20th-century Jewish Immigration
National Council of Jewish Women (1926)
The National Council of Jewish Women was founded in 1893 with a primarily religious and educational mission, but, like many Progressive Era women’s organizations, soon turned to a variety of reform activities. The National Council of Jewish Women pioneered a program that sent representatives to the docks to make sure that Jewish women immigrating alone had some place safe to go. Razovsky headed the organization’s immigrant aid efforts and lobbied for the Cable Act of 1922, which guaranteed independent female citizenship (though only to women married to men eligible for naturalization).
Do You Wish to Become a Useful Citizen? Many organizations — public and private — are eager to help you prepare yourself for citizenship. The Public Schools, the settlements and neighborhood houses near your home, all have day and evening classes to which they invite you. Go to them. If you have little children whom you cannot leave at home, take them with you; they will be cared for in kindergartens while you attend your class. The National Council of Jewish Women have organized English and citizenship classes in every city in this country for women who wish to become citizens. If you wish information about these classes, write to: Department of Immigrant Aide, The National Council of Jewish Women, 799 Broadway, New York City This Department will be glad to refer you to the proper classes in your city. Attend these classes regularly, even if it means that you must work harder when you come home. You will feel repaid. You will find a new world opened to you. You will realize you are a human begin, not merely a kitchen drudge ߜ always scrubbing and washing and cooking, and never having any outside interests or pleasures. You will be proud of yourself when you can read your children's school books and reports. And your husband and children will be proud of you too!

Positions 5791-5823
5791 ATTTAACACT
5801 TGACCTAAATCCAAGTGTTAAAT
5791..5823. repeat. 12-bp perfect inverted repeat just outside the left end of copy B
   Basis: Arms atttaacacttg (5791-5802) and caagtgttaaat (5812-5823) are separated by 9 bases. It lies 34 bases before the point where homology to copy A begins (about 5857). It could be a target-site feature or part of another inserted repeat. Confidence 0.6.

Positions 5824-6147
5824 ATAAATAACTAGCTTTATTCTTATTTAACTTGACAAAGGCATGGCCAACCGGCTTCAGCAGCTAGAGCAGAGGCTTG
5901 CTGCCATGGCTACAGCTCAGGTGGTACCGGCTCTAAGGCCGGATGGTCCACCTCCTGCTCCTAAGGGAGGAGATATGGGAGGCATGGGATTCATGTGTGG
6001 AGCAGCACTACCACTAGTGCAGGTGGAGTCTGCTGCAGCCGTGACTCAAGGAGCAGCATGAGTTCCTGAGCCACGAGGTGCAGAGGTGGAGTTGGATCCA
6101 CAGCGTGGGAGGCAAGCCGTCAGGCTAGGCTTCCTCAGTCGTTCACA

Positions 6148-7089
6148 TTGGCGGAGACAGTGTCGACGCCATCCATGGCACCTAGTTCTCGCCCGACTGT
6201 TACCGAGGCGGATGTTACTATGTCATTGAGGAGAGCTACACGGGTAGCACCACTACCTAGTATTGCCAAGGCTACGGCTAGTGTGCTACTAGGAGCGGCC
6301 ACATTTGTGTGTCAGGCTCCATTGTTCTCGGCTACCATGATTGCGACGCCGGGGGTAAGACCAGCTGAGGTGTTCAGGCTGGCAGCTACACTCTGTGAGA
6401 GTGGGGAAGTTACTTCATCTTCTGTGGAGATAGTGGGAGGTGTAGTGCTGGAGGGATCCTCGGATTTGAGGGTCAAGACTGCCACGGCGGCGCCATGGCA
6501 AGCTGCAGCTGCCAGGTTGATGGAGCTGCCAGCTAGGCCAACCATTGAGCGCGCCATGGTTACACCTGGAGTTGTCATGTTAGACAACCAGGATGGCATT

Cecelia Razovsky, Vos Yede Froy Darf Visen Veger Birgershaft: What Every Woman Should Know About Citizenship. National Council of Jewish Women, 1926. Booklet.